Brief History of Milford-on-Sea
The first church was probably built of timber around 1080 and replaced by a stone building in the 12th century, remnants of which can be seen today.
The village green is all that remains of the ancient common land but the manor, vicarage and mill buildings still exist although none retain their original functions.
Until early this century Milford on Sea was essentially an agricultural settlement centred on the village green and the High Street. Many tales persist of smuggling in the area, thanks to the parish’s ideal proximity to the coast and forest.
The beginning of modern Milford is connected with the fortunes of Colonel Cornwallis-West of Newlands Manor who in 1886 tried to model the village into a fashionable resort as his friend the Duke of Devonshire was doing at Eastbourne.
Unfortunately the attempt failed due to lack of capital and an outbreak of typhoid, which kept potential purchasers away.
Hurst Castle was built by Henry VIII and completed in 1544. It has seen many incarnations and action over the centuries, holding Charles I prisoner as he was being transported from Carisbroke Castle to London for his trial and execution heralding the end of the Civil War. It saw significant redevelopment in the times of the Napoleonic Wars and the 1870s and then more recently in World War 2. More information about Hurst Castle can be found here.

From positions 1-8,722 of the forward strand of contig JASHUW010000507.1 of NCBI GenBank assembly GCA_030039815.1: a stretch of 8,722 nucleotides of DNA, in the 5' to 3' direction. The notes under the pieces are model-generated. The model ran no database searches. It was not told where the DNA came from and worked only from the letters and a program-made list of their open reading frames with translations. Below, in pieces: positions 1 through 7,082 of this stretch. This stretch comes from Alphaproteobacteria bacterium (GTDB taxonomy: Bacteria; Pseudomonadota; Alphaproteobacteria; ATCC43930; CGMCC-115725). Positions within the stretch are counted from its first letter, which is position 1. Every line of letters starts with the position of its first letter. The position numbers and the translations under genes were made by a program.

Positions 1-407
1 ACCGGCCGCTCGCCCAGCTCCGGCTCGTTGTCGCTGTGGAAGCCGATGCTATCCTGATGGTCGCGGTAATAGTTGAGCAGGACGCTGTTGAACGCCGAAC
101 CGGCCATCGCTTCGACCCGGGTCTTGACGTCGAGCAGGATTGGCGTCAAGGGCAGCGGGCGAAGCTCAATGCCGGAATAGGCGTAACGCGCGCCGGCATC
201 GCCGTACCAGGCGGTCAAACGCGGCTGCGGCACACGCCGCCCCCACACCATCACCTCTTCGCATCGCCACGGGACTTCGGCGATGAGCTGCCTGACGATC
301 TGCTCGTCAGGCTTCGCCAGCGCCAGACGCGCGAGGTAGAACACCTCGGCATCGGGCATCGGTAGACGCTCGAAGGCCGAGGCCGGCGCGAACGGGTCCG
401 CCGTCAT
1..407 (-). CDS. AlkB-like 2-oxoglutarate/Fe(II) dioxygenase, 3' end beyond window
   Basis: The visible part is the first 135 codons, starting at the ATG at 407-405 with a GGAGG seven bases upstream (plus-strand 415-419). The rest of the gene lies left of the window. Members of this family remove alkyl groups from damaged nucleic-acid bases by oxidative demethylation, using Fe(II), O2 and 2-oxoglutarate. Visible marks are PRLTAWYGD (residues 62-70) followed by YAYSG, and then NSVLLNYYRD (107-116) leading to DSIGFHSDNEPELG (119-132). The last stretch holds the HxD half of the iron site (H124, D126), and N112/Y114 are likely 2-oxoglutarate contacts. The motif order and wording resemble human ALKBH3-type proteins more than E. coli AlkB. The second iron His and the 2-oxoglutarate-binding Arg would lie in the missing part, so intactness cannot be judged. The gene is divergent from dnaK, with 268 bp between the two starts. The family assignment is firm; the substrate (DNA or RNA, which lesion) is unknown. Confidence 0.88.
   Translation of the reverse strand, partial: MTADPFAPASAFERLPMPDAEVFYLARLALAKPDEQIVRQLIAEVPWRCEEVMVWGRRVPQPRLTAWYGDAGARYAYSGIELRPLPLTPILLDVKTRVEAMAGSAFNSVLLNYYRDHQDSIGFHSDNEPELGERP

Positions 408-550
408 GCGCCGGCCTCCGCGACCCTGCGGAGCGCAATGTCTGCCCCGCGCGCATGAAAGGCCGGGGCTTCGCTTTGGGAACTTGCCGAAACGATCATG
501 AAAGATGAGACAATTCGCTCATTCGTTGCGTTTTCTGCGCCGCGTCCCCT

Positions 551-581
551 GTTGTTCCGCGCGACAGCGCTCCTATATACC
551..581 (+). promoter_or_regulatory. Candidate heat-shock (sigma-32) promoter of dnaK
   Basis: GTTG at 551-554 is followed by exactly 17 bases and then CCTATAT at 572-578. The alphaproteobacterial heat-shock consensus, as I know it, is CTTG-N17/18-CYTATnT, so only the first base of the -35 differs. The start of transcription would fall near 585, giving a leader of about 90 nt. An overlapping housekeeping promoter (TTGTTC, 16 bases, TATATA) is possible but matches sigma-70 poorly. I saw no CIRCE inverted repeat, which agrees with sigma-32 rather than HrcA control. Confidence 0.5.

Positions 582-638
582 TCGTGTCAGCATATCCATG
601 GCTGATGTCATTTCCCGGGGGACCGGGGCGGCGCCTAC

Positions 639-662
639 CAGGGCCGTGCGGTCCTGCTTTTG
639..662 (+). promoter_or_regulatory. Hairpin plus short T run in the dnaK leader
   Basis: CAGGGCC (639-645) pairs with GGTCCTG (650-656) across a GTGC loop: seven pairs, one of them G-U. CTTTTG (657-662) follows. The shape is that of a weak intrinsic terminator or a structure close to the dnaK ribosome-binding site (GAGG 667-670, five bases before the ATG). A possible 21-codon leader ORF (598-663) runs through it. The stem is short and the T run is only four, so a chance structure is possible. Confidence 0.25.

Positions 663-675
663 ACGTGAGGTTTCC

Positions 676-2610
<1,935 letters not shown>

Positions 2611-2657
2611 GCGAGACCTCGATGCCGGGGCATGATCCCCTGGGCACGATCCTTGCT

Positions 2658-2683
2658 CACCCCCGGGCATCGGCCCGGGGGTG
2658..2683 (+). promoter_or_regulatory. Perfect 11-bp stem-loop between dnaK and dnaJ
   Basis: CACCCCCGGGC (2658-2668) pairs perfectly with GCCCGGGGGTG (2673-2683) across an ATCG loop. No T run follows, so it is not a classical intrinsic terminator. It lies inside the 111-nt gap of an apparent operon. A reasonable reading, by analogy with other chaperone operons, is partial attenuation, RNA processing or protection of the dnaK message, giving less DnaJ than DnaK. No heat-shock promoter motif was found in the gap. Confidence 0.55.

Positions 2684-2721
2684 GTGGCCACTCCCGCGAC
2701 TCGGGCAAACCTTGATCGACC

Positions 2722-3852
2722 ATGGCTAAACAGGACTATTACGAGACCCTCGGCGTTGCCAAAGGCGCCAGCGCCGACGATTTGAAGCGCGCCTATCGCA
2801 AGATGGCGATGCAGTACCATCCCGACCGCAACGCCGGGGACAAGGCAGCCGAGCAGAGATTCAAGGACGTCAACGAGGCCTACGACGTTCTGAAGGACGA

Translation of the Domesday Book entry for Milford Parish reads:
Aelfric holds (Melleford) Milford on Sea of the king, in exchange for land in the New Forest.
Saewuf held it of King Edward. It was then assessed at 1 hide; and now half a hide, because part of the church is in the forest.
Land for 1 plough. In demesne is 1 plough; and 4 villans and 6 slaves with 1 plough, and a mill rendering 30d., and 2 acres of meadow. TRE it was worth 20s. ; and afterwards 10s.; now 20s.; the kings part, 10s.
For more fascinating detail on Milford-on-Sea in times gone by, click here to visit the website of Milford-on-Sea Historical Record Society.